I was warned the very first time that I started this project that it might “get a bit grizzly”. It is a problem, in fact. I’m a great believer that the darkest of stories must be lifted with a little humour and the funniest of tales needs a shadow to give it depth – but is there any place for humour in a Holocaust story?
In this case I think there is. Hani has a sweet tooth, so the cheese cake remains a theme. It’s not exactly humorous and shouldn’t be these days with all of our concerns about eating disorders and the fact that soon within the story it won’t be an option. But it gives a welcome lighter tone.
However, I do have to admit that I found myself tittering when Christoph decided that there would be a war because “nobody will let our fury-chops steal Lebensraum”. Old “fury-chops”?! Where did that come from?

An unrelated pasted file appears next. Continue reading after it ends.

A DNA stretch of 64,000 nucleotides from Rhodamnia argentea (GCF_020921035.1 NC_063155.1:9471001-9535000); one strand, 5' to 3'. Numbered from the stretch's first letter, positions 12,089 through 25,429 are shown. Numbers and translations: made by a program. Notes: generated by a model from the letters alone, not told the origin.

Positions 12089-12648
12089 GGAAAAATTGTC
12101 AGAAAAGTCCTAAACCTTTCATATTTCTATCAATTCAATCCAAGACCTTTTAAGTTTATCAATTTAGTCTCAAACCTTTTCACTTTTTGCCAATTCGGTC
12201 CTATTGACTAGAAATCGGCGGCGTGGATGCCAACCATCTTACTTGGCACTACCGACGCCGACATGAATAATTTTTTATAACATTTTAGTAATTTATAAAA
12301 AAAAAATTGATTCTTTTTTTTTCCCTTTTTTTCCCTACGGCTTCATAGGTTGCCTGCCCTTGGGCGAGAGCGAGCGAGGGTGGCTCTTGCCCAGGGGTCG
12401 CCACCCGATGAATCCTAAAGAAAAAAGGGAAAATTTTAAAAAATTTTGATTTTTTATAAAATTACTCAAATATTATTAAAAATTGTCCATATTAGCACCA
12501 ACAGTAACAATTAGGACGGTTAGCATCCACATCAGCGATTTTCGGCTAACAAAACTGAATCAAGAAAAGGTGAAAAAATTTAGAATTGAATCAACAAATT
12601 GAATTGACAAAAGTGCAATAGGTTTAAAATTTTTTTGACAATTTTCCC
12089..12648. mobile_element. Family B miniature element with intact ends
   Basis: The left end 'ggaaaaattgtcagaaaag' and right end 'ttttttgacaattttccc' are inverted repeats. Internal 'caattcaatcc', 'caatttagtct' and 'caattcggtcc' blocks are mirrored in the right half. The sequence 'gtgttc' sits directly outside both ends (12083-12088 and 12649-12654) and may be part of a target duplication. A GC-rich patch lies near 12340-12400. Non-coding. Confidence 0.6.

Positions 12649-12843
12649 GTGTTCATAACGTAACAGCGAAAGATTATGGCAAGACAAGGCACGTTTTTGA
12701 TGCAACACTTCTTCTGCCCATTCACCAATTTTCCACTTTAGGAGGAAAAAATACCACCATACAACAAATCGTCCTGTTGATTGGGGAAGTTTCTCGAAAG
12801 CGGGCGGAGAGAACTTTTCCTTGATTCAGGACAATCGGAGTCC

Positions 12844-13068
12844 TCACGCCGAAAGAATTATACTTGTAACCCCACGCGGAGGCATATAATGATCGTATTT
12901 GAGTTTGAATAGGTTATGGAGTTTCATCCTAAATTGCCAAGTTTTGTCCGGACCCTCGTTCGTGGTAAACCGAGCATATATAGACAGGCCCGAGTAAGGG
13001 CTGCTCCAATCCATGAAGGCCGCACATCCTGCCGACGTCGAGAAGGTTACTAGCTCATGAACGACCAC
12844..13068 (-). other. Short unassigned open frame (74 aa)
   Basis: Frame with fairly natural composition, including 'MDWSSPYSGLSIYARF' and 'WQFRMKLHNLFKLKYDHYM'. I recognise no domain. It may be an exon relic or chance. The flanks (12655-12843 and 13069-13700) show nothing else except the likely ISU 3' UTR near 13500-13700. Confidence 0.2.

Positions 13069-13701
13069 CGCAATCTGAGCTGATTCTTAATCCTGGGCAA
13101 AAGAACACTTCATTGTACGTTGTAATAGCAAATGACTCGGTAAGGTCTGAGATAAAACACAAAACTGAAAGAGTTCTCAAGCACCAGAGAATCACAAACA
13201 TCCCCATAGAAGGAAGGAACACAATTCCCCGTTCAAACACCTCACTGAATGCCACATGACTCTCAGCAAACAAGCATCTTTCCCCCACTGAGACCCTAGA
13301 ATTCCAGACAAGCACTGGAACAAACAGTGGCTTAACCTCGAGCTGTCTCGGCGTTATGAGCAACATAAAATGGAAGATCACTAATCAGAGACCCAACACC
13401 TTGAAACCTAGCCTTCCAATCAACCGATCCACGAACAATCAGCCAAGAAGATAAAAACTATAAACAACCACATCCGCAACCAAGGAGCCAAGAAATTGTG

I guess in part from John Boyne’s The Boy in the Striped Pyjamas. The same cross-language joke exists there. Hitler is referred to as the Fury. Quite an apt name. I think. In my case, I’m leaning towards “furry” and I guess Christophe and Hani see something a little funny in Hitler’s face with his neat little moustache. Did anyone see that as funny back in 1939? Possibly not, though it’s certainly played on a lot in Chaplain’s The Great Dictator.
Whatever happens, Christophe is one of the good guys and has seen through the dictator. Whether “old furry-chops” will last through to the final edit, I’m not sure. I am certain, though, that a few lighter moments must be allowed in this novel which must not present a too sanitized version of the Holocaust.